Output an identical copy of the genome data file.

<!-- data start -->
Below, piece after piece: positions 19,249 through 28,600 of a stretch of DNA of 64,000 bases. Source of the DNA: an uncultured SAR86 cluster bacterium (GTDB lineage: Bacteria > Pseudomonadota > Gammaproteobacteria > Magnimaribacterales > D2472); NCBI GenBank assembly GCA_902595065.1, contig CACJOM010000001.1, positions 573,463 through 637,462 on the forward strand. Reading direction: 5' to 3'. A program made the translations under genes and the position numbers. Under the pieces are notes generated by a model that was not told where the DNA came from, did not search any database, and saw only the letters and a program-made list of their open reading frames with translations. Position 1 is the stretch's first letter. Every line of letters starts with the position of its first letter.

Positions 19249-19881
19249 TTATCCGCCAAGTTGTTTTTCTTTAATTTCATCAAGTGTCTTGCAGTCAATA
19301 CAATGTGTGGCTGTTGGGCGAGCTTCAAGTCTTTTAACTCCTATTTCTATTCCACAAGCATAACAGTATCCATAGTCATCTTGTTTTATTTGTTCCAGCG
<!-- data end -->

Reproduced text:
Below, piece after piece: positions 19,249 through 28,600 of a stretch of DNA of 64,000 bases. Source of the DNA: an uncultured SAR86 cluster bacterium (GTDB lineage: Bacteria > Pseudomonadota > Gammaproteobacteria > Magnimaribacterales > D2472); NCBI GenBank assembly GCA_902595065.1, contig CACJOM010000001.1, positions 573,463 through 637,462 on the forward strand. Reading direction: 5' to 3'. A program made the translations under genes and the position numbers. Under the pieces are notes generated by a model that was not told where the DNA came from, did not search any database, and saw only the letters and a program-made list of their open reading frames with translations. Position 1 is the stretch's first letter. Every line of letters starts with the position of its first letter.

Positions 19249-19881
19249 TTATCCGCCAAGTTGTTTTTCTTTAATTTCATCAAGTGTCTTGCAGTCAATA
19301 CAATGTGTGGCTGTTGGGCGAGCTTCAAGTCTTTTAACTCCTATTTCTATTCCACAAGCATAACAGTATCCATAGTCATCTTGTTTTATTTGTTCCAGCG